Key Lime SW4 and private aircraft at Denver on May 12th 2021, midair collision

Last Update: April 4, 2023 / 14:31:09 GMT/Zulu time

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Incident Facts

Date of incident
May 12, 2021


Flight number

Aircraft Registration

ICAO Type Designator

Airport ICAO Code

A Key Lime Air Swearingen SA-226TC Metro II, registration N280KL performing flight KG-970 from Salida,CO to Denver Centennial,CO (USA) with one crew, was on a visual approach to Centennial's runway 17L cleared for the approach and was descending through 6400 feet about 3nm north of the threshold runway 17L at about 11:24L (16:24Z).

A private Cirrus SR-22, registration N416DJ with two people on board, was cleared for a visual approach to runway 17R and was advised of the traffic landing on the parallel runway. The Cirrus descended through 6400 feet about 3nm north of the threshold of runway 17R, but overshot the centerlines of both runways 17R and 17L.

The two aircraft collided, the Cirrus apparently struck across through the fuselage of the Metroliner just above the wings taking out the whole cabin section at that point. The Metro crew declared emergency on tower frequency reporting their right hand engine had failed and reported they saw another aircraft on parachute going down. After landing the crew advised, it had definitely been a mid air collision.

The Cirrus pilot activated their parachute and landed in a field nearby with no injuries. The crew of the Metroliner managed to land the aircraft at Centennial Airport.

The Cirrus with two people on board ended up about 2.7nm north of runway 17L in the area of the Cherry Creek Reservoir. The local Sheriff's Office gave the location of the Cirrus between E. Bellevue Ave and S. Cherry Creek Drive. The Sheriffs Office stated, the other aircraft was carrying cargo only and was flown by a single pilot. There were no injuries.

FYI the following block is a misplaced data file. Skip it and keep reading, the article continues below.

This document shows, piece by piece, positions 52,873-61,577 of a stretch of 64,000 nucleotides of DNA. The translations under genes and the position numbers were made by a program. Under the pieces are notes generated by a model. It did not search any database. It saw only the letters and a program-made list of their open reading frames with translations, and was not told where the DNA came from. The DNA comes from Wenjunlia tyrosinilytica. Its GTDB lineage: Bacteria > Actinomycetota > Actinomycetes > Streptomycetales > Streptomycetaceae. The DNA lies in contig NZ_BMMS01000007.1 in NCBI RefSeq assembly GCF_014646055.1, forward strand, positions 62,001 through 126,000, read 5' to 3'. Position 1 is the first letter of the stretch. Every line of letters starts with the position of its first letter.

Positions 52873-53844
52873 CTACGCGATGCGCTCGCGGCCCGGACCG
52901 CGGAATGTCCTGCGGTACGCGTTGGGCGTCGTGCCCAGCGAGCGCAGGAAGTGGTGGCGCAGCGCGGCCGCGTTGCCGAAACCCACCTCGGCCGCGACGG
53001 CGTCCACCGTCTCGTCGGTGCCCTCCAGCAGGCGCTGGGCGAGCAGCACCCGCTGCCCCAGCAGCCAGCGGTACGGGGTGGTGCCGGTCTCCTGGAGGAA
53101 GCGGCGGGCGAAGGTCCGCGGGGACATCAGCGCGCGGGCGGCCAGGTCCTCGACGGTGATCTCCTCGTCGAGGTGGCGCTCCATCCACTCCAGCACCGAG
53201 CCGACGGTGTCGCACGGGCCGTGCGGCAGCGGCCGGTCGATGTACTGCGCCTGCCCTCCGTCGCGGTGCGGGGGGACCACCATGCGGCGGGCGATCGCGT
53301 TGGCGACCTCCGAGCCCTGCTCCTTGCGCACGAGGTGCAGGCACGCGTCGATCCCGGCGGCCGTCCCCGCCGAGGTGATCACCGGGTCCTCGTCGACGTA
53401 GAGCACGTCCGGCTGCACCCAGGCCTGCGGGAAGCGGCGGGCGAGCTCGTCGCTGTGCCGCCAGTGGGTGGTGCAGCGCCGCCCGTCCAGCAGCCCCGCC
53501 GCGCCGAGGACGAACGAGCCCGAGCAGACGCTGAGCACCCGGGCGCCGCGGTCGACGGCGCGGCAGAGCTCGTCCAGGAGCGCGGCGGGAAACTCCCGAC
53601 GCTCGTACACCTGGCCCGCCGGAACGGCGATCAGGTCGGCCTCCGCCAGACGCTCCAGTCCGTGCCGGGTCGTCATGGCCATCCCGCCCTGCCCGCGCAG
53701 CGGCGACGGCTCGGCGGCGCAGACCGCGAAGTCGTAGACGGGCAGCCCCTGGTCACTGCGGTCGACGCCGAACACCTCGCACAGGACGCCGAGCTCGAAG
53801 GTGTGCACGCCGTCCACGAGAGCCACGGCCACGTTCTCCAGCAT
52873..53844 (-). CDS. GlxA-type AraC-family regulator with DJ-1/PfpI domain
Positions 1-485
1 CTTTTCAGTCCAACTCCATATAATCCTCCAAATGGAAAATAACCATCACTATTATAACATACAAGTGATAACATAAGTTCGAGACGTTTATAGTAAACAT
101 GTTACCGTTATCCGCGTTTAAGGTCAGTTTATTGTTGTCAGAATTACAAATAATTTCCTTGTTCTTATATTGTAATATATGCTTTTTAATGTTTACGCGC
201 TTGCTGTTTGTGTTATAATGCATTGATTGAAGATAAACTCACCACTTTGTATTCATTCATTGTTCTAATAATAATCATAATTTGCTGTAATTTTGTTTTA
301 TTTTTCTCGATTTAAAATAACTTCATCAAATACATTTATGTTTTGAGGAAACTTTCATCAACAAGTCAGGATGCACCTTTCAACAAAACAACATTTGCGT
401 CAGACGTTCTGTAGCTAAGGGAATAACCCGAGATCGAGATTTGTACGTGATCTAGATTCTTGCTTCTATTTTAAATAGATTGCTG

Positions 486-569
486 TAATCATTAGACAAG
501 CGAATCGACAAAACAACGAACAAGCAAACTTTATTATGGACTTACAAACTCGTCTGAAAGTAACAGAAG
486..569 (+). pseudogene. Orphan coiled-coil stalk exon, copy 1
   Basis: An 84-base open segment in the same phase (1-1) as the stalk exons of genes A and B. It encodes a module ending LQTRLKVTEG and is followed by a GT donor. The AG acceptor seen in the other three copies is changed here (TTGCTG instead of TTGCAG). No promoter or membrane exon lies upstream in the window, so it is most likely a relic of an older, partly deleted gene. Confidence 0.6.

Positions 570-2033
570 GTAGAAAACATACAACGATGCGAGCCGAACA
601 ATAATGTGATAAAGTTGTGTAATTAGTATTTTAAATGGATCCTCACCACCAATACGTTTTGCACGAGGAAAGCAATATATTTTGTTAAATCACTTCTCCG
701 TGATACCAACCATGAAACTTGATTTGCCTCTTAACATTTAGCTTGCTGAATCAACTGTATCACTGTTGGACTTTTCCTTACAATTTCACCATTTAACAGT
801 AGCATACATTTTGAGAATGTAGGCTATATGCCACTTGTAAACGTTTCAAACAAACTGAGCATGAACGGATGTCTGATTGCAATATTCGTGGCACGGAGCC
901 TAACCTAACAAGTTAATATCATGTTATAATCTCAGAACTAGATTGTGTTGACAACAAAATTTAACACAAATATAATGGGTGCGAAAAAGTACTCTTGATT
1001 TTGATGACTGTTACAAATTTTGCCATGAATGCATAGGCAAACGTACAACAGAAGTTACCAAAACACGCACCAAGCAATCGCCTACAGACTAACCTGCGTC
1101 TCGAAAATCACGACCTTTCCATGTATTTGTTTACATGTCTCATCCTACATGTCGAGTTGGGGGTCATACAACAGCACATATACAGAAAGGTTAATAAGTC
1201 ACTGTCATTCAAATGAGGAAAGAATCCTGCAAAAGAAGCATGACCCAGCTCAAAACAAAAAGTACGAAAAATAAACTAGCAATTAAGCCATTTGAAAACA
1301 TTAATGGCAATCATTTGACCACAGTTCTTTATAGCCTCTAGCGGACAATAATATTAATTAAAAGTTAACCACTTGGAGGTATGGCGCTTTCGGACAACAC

The NTSB have opened an investigation and are dispatching investigators on site stating: "NTSB is investigating the May 12, 2021, mid-air collision involving a Metroliner & a Cirrus near Denver, Colorado. No injuries reported in connection with the collision. Initial report indicates collision happened as airplanes were landing. The NTSB will travel to the scene."

The NTSB released their final report concluding the probable cause of the accident was:

The Cirrus pilot’s failure to maintain the final approach course for the assigned runway, which resulted in a collision with the Swearingen which was on final approach to the parallel runway.

Contributing to the accident was the failure of the controller to issue a traffic advisory to the Swearingen pilot regarding the location of Cirrus, and the Cirrus pilot’s decision to fly higher than recommended approach speed which resulted in a larger turn radius and contributed to his overshoot of the final approach course.

The NTSB analysed:

A Cirrus SR22 and a Swearingen AS226TC were approaching to land on parallel runways and being controlled by different controllers on different control tower frequencies. The pilot of the Swearingen was established on an extended final approach for the left runway, while the pilot of the Cirrus was flying a right traffic pattern for the right runway.